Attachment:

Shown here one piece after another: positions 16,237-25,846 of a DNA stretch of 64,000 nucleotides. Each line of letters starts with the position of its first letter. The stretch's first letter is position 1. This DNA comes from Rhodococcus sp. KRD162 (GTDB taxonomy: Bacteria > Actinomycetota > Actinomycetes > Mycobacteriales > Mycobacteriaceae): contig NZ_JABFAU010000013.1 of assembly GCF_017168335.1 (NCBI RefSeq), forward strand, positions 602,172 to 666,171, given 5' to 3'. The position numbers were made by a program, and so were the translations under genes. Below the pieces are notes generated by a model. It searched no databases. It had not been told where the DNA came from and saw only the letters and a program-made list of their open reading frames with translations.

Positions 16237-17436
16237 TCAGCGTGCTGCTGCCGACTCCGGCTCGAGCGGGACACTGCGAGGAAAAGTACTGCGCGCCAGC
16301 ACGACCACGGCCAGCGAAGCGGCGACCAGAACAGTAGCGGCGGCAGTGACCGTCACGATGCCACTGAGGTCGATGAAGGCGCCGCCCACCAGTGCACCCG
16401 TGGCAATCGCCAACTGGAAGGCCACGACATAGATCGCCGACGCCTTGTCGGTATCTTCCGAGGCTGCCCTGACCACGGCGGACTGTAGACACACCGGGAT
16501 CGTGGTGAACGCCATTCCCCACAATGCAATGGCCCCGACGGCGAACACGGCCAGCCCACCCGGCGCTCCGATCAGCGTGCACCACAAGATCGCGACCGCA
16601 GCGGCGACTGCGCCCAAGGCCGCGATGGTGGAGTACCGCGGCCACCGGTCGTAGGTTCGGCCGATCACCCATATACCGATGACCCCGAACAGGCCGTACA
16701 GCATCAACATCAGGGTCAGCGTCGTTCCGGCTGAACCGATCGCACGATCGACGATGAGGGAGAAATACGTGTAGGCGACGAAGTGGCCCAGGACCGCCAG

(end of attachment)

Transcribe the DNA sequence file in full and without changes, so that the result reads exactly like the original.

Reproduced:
Shown here one piece after another: positions 16,237-25,846 of a DNA stretch of 64,000 nucleotides. Each line of letters starts with the position of its first letter. The stretch's first letter is position 1. This DNA comes from Rhodococcus sp. KRD162 (GTDB taxonomy: Bacteria > Actinomycetota > Actinomycetes > Mycobacteriales > Mycobacteriaceae): contig NZ_JABFAU010000013.1 of assembly GCF_017168335.1 (NCBI RefSeq), forward strand, positions 602,172 to 666,171, given 5' to 3'. The position numbers were made by a program, and so were the translations under genes. Below the pieces are notes generated by a model. It searched no databases. It had not been told where the DNA came from and saw only the letters and a program-made list of their open reading frames with translations.

Positions 16237-17436
16237 TCAGCGTGCTGCTGCCGACTCCGGCTCGAGCGGGACACTGCGAGGAAAAGTACTGCGCGCCAGC
16301 ACGACCACGGCCAGCGAAGCGGCGACCAGAACAGTAGCGGCGGCAGTGACCGTCACGATGCCACTGAGGTCGATGAAGGCGCCGCCCACCAGTGCACCCG
16401 TGGCAATCGCCAACTGGAAGGCCACGACATAGATCGCCGACGCCTTGTCGGTATCTTCCGAGGCTGCCCTGACCACGGCGGACTGTAGACACACCGGGAT
16501 CGTGGTGAACGCCATTCCCCACAATGCAATGGCCCCGACGGCGAACACGGCCAGCCCACCCGGCGCTCCGATCAGCGTGCACCACAAGATCGCGACCGCA
16601 GCGGCGACTGCGCCCAAGGCCGCGATGGTGGAGTACCGCGGCCACCGGTCGTAGGTTCGGCCGATCACCCATATACCGATGACCCCGAACAGGCCGTACA
16701 GCATCAACATCAGGGTCAGCGTCGTTCCGGCTGAACCGATCGCACGATCGACGATGAGGGAGAAATACGTGTAGGCGACGAAGTGGCCCAGGACCGCCAG